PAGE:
Champagne: The Drink of Celebration

With its distinctive pop of its cork, Champagne is by far, the most luxurious and celebrated spirits to come out of Northern France. The rich history of Champagne goes back nearly three hundred years, to the historic Champagne region of France, where it was discovered, or rather, invented by a Benedictine monk, Dom Perignon, who was the chief winemaker of an abbey. The technique he perfected for making sparkling wine was called Method Champenoise, which captured bubbles in the bottle by using the process of double fermentation. A single bottle of Champagne can have as many as forty-nine million bubbles.

Champagne, made from grapes, is famous for its bubbly effervescence which is produced by a chemical reaction between the booze and the bottle. Champagne grapes aka the Black Corinth grape is in fact, the smallest variety of all seedless grapes. But the Black Corinth grape is not the exclusive grape for Champagne, there are also red and green varieties as well, though very uncommon. What makes the Corinth grapes so special is that they have absolutely no seed development at all, as compared with other seedless varieties, which produce seeds that eventually abort.

Technically, it is the only “Sparkling wine” that can be referred to and labeled as Champagne because it is produced in the Champagne region of France. In most parts of the world, it is either referred to as “bubbly” or “sparkling wine.” The Spanish call it Cava, while Italy’s famous bubbles are Prosecco and Moscatod’Asti. And the French themselves refer to all sparkling wines produced outside the region of Champagne as “Cremant”.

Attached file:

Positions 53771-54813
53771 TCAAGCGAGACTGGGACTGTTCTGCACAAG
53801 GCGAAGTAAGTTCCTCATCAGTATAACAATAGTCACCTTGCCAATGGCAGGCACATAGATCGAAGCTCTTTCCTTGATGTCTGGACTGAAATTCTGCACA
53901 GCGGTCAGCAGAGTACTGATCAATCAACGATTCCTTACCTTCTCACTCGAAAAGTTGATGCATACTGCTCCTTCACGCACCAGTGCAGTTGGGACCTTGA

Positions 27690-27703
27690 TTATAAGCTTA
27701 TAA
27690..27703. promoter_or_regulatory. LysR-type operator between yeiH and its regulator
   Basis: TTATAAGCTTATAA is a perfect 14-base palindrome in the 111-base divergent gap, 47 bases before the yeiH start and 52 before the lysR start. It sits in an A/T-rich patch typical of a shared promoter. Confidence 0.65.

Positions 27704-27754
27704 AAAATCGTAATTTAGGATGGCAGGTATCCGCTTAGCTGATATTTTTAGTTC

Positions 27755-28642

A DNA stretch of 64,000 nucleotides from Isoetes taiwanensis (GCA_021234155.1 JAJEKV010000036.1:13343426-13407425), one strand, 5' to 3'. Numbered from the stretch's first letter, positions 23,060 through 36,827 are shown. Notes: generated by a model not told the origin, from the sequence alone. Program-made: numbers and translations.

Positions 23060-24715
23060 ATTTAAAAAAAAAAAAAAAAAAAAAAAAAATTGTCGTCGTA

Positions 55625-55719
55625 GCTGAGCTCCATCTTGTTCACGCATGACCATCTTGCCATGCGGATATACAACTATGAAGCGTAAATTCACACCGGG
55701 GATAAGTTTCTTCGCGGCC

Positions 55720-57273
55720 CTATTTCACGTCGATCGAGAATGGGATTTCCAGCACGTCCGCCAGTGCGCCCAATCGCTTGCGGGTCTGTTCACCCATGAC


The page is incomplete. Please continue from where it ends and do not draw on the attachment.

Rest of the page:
Champagne Types

The beauty of champagne is in its remarkable diversity of styles, which seem to come out from different corners of the world. While different types of Champagne can be made by the same vintner, for instance, non-vintage, blanc de blancs, brut, and rosé. The branding, however, is different and meets different price points. This means that every bottle of champagne has to carry an indication of the brand owner, such as, NM, RM, RC, CM, SR, ND and MA.

Champagne Brands

There are several respected Champagne brands around, for example, the premium vintage Champagne brand, Dom Pérignon by Moët et Chandon, which also produces Domaine Chandon. Two of the most famous names which comes to mind today are Moet & Chandon and Nicolas Feuillatte, while some others include, the sturdy Bollinger, Taittinger, Louis Roederer and the luxecuvées from Krug. For the calorie conscious grad, there are 69 calories in 3.5 oz of Prosecco, while Champagne has 87 calories.

The pop of a Champagne bottle sends tingles down the spine of many a many a wine enthusiast. Nowadays, the U.S., Australia, Italy, Spain and New Zealand, all give France a run for its money by producing some fine sparkling wines of their own, which can be bought at highly competitive prices.

Traditional Glass Types for Champagne

Flutes – The tall narrow glasses, with long stem apparently look like a flute. Champagne flutes are commonly used in formal dinners and restaurants.

Tulips – Tulips apparently look flutes, but they have a wider inward rim. Unlike flutes, tulips can capture the flavor of the champagne for a longer period.

Coupes – Also known as champagne saucers, coupes have short stem and wide bowl. They are the oldest type of champagne glasses, but due to large surface area, the aroma and flavor of the champagne can escape way too quickly. This is the reason that coupes were replaced by flutes.